Transit deserts in urbanized areas : challenges and opportunities in Texas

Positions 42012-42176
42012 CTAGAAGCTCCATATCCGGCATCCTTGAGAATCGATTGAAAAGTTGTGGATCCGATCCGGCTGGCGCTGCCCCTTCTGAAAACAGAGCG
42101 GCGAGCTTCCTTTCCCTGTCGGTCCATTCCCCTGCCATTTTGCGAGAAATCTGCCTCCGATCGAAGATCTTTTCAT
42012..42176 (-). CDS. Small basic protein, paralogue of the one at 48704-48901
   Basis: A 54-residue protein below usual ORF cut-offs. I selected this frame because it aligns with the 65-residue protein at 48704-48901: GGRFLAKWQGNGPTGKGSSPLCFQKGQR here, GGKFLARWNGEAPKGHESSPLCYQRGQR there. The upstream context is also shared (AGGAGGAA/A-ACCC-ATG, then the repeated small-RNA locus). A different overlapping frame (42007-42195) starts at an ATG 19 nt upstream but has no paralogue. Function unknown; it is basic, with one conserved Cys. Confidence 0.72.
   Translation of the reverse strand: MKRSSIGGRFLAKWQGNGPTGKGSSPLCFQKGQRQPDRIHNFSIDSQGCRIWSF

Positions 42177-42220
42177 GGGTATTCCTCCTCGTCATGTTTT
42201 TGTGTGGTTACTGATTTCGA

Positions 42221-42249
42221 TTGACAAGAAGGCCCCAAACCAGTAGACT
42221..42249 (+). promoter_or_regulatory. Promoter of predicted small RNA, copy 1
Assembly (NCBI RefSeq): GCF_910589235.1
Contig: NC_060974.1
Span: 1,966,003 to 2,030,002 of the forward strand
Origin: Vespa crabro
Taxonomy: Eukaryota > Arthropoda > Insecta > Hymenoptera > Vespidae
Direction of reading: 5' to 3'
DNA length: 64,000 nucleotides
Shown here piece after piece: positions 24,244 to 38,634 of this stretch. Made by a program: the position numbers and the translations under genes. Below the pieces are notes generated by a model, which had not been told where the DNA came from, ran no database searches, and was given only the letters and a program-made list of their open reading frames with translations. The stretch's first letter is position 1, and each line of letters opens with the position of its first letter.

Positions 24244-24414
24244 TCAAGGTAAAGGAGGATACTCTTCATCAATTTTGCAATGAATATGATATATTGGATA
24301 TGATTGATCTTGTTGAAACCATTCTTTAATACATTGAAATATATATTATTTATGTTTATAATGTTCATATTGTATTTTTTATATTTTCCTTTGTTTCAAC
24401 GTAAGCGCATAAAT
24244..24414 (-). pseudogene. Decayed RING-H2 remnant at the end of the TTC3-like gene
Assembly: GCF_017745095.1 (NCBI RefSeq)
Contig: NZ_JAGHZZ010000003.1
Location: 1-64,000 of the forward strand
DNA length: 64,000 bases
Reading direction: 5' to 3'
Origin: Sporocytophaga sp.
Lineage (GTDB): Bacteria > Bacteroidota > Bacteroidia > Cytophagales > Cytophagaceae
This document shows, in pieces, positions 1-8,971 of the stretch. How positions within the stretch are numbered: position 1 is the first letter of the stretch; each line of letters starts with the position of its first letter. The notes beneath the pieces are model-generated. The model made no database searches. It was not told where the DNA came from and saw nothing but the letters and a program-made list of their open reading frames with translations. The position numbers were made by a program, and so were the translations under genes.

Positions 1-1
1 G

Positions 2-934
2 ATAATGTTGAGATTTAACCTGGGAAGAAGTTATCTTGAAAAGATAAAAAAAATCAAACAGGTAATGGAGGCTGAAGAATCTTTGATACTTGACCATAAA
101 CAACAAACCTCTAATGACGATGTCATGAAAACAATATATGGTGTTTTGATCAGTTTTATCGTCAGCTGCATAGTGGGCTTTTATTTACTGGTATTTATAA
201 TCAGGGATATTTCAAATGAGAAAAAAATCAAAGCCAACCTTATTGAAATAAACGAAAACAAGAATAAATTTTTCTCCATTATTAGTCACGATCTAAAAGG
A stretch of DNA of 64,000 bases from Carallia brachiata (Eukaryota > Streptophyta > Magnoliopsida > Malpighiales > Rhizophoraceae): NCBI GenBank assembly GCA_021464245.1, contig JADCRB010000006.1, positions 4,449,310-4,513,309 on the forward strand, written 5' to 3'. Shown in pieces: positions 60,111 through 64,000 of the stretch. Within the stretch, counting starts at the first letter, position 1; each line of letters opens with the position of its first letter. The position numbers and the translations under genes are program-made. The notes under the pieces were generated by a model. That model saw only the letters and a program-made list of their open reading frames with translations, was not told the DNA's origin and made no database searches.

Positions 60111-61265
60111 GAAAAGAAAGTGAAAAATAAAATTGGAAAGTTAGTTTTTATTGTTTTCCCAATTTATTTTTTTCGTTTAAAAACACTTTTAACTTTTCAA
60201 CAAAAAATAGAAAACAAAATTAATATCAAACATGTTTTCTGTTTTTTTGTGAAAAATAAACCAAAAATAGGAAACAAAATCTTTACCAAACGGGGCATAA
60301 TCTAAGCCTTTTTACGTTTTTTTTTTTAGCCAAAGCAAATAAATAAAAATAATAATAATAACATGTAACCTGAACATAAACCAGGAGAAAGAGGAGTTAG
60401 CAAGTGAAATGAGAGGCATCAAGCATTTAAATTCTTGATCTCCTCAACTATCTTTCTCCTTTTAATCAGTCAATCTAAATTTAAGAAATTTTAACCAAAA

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This report focuses on urbanized areas that have limited or no transit service in the Austin metropolitan urbanized area. Commonly called urban gaps or more broadly, transit deserts, these areas are typically not serviced by the rural or urban transit provider. The jurisdictional entity such as a municipality or county must coordinate with the rural or urban transit provider to service the urbanized areas. This process can occur in a number of different ways, which this report focuses on. Urbanized areas are classified during each decennial census. As such, growing communities may become urbanized or become classified as part of a nearby urbanized region. This seemingly minor designation has a major impact in terms of transit funding. Communities that acquire an urban area designation can no longer be serviced by the rural transit provider using the Federal Transit Administration’s 5311 Rural Area Formula Grants. Other funding sources, such as FTA Section 5307 Urbanized Area Formula Funding can be used but require a matching contribution. This creates a dilemma for newly urbanized communities both in terms of funding and transit service levels. One example includes Georgetown, TX, which became part of the Austin metropolitan urbanized area in the 2010 census. Communities like Georgetown have three main avenues of obtaining public transit. If applicable, the community can join the nearest metropolitan transit agency, create a regional transit district or limited eligibility transit agency or contract with a transit provider for local service. Many important financial and social challenges exist for communities experiencing a lack of transit access. Vulnerable populations, such as the elderly and transit dependent residents are further affected by the sudden loss of transit service. This report will look at some of the ways communities are addressing these issues and what progress has been made in the five years (2010-2015) that newly urbanized communities have been affected. There are different solutions and strategies to address these changes, and with proper planning and coordination, these transitions can yield smooth and effective results into the next phase of urban transit service.